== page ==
The nature of CMRFs and the strength of evidence in relation to associations with outcomes were mapped by extracting data on the categories of CMRFs measured, the source of data and the mode of analyses (Table 3). Biological proxy categories of CMRFs were mostly biochemical (18/24), followed by anthropometric (18/24), physiologic (15/24), and diagnostic (4/24) in nature. Self-reported data on these categories of CMRFs had the highest risk for misclassification due to reporting bias or errors. Studies which adopted a combined mode of both statistical and spatial analyses provided a better ecological context of CMRFs than with statistical analyses alone.

Discussion

ASED was repeatedly demonstrated to be associated with higher cardiometabolic risk. Higher ASED was consistently reported to have an association with cardiovascular risk; whereas lower ASED was associated with reduced cardiovascular risk. Such associations were often demonstrated independently of individual level characteristics such as socioeconomic status, education and duration of exposure to area. Type 2 diabetes and high body mass index (BMI) were reported to be more prevalent in disadvantaged areas. Related studies report that the type of neighbourhood food outlets [3739], poor physical activity resources [39], individual perception of area level features [40] residential density and service availability [41] were all explanatory variables associated with cardiometabolic risk prevalence among people living in disadvantaged neighbourhoods.

Related systematic reviews published in this area of research investigate associations for different geographically distributed factors with CVD. Chaix (2009) reviewed the associations between neighbourhood social environments and CHD, and proposed a theoretical model of a mediating mechanism focussing on the social interactional environment [10]. Consistent associations of obesity or hypertension with lower levels of area socioeconomic status, urbanization, street intersection, accessibility to supermarkets, social cohesion, service availability and residential density; and higher levels of noise pollution and density of convenience stores, were reviewed and reported by Leal [11]. Frequent inverse associations of the common indices of ASED with childhood obesity were reported in the UK [9]. Consistent associations between socio economic disadvantage and central adiposity was reported by Slopen [12]. All these reviews report important methodological inadequacies and the need for further research in this area, which support the findings of the current review.

Recent advances in geographic information systems (GIS) and analytical approaches were utilised in the studies reporting geographic variation in CMRFs. These studies have demonstrated advances in various analytical tools and the potential for plotting area level risk parameters. Geocoding and mapping of existing large population based datasets has become feasible with newer computational tools through linking location data; such as map co-ordinates, addresses or postcodes [42]. These tools have the capacity to visually display area based factors, in contrast with traditional table and graph methods, and this has the potential to enhance impact on subsequent area level health care policy development and resource allocation [4345]. In addition, systematic quantitative analyses are possible with these spatial tools which create opportunities to investigate the role of environmental factors in explaining any geographic aggregations beyond random effects [46].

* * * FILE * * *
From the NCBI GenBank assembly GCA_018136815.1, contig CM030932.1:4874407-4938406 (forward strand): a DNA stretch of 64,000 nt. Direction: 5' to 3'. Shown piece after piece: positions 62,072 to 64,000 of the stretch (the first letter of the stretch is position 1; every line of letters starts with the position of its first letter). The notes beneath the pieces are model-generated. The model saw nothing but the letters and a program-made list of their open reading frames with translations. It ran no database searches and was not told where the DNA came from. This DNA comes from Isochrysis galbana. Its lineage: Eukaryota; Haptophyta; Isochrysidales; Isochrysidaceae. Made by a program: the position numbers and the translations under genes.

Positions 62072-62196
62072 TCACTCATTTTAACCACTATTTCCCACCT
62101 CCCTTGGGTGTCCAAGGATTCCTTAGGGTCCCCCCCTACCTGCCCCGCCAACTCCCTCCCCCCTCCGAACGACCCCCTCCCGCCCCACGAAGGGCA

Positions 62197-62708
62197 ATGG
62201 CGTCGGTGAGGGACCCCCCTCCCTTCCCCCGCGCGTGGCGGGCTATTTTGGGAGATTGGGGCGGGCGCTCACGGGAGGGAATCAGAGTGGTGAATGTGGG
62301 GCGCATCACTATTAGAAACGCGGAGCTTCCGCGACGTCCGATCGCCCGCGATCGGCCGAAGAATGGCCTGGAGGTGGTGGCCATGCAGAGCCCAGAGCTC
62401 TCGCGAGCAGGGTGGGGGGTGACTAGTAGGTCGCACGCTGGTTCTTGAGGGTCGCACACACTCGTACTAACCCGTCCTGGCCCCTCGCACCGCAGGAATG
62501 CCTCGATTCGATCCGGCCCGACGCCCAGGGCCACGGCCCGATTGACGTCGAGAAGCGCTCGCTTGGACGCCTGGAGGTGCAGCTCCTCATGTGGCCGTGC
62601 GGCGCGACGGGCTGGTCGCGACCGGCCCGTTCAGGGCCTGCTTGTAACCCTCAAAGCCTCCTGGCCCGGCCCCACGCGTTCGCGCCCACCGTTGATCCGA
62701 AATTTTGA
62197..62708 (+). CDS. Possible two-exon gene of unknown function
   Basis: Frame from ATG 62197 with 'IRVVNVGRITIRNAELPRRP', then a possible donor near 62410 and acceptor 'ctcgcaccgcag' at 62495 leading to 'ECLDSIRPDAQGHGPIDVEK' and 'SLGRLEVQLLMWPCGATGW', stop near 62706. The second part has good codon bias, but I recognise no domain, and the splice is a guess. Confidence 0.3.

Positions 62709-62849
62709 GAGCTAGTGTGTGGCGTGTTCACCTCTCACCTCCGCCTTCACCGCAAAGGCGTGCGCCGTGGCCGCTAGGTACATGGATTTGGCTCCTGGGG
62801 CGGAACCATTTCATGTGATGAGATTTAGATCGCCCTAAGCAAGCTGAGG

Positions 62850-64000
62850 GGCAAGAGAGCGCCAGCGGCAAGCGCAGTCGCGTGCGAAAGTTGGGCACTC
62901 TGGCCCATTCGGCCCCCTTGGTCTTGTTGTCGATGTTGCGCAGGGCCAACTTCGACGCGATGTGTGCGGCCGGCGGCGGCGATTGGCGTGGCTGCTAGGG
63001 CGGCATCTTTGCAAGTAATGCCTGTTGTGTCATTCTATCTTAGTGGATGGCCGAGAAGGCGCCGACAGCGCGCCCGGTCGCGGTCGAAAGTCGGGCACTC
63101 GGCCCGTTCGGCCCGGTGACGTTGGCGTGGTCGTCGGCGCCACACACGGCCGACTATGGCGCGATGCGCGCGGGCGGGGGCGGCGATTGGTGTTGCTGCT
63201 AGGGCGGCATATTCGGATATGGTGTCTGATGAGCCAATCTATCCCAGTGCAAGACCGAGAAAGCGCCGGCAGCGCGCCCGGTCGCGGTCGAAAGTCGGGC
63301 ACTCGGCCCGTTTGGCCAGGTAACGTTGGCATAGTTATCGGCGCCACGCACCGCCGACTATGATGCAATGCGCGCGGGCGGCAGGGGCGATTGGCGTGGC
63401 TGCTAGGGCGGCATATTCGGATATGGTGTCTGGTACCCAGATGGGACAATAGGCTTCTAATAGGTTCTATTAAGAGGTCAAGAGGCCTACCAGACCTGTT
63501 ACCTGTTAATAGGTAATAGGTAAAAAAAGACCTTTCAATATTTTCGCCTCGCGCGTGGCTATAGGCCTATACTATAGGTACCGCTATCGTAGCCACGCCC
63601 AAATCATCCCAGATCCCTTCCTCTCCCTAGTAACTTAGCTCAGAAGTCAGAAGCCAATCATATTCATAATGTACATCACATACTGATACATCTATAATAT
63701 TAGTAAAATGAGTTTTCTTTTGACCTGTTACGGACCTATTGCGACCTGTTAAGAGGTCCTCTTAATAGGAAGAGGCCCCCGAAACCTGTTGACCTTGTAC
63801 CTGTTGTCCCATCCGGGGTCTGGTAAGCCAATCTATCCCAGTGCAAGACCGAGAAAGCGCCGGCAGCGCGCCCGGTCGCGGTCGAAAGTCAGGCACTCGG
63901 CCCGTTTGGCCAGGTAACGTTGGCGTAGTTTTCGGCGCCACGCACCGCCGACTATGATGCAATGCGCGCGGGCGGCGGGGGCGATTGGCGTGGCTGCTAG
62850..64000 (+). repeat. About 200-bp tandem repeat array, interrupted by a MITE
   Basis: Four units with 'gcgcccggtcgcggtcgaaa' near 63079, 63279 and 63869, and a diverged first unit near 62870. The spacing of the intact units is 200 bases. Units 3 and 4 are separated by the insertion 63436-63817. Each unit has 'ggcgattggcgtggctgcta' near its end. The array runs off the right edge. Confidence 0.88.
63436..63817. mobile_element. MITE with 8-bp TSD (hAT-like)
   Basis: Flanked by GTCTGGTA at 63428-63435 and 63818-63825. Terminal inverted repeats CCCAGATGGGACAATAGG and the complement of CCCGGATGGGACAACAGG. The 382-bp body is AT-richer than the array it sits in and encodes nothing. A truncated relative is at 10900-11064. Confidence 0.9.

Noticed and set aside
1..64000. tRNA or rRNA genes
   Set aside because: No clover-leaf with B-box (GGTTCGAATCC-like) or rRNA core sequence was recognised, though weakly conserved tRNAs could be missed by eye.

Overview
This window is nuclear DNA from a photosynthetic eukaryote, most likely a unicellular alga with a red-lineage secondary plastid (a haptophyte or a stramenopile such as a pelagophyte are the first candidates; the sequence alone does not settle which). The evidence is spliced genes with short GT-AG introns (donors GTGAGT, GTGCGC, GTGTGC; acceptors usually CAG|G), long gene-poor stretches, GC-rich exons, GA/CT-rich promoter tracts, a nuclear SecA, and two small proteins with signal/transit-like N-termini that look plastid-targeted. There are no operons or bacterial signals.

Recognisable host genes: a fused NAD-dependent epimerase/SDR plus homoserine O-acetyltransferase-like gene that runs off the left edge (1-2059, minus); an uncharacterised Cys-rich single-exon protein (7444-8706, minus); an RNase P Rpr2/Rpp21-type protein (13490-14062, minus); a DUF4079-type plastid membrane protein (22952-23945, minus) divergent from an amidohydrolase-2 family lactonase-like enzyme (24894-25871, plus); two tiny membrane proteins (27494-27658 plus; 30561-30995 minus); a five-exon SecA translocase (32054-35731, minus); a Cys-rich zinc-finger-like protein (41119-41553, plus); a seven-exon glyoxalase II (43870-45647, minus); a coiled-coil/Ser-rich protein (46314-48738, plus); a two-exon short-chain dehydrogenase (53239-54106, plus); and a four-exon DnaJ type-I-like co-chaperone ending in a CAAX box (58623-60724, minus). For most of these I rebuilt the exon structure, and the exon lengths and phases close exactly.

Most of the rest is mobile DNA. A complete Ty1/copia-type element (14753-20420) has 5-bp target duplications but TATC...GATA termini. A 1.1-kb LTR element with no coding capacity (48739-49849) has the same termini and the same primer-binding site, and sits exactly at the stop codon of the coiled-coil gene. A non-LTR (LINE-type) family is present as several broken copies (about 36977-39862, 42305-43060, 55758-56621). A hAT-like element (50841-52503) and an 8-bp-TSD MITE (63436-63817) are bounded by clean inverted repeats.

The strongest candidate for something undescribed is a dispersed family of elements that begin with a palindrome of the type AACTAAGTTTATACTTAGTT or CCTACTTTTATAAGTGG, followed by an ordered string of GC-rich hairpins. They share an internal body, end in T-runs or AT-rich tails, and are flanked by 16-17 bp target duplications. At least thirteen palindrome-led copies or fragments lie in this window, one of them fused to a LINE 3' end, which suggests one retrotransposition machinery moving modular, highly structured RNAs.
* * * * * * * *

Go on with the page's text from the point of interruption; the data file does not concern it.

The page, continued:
National estimates of CVD have limited utility in informing prevention and management of CVD within discrete communities. The disease patterns at smaller areas may significantly differ from national and regional prevalence reports, thus small area analysis is important in order to understand local patterns and requirements [47]. Small-area level analyses also have the potential to reveal area level contexts and dependencies of CMRFs and such analyses can highlight areas for targeted preventive interventions.

CVD and its associated CMRFs continue to evolve as a major global health threat. It is the highest cause of mortality and the highest absorber of health care expenditure in many developed nations [6, 48, 49]. Once diagnosed, the ongoing costs of care and productivity loss due to consequent disability and premature death creates a large economic burden not only to the individual and family, but to the nation—especially when half the people dying are found to be in their prime productive years [50]. Thus, CVD and its associated metabolic risk factors emerge as a threat not only to human health and life, but to the sustainable development and economies of nations. Hence, improving public health program effectiveness in reducing CVD must be a research priority.

Limitations

Firstly, the cross sectional nature of the reviewed studies precluded causative interpretations. Second, the global representativeness of the review is limited mainly due to publication gaps from Asia–pacific and African regions of the World. Third, the scope of our review excluded examination of behavioural, dietary and activity related risk factors and also other area level characteristics to focus only on the biological proxies of CMRFs. Fourth, methodological heterogeneity within the retrieved studies prohibited a meta-analytical synthesis of the findings. The sample characteristics, geographical scales and the CMRFs’ risk profiles varied substantially across the studies impeding any further quantitative synthesis.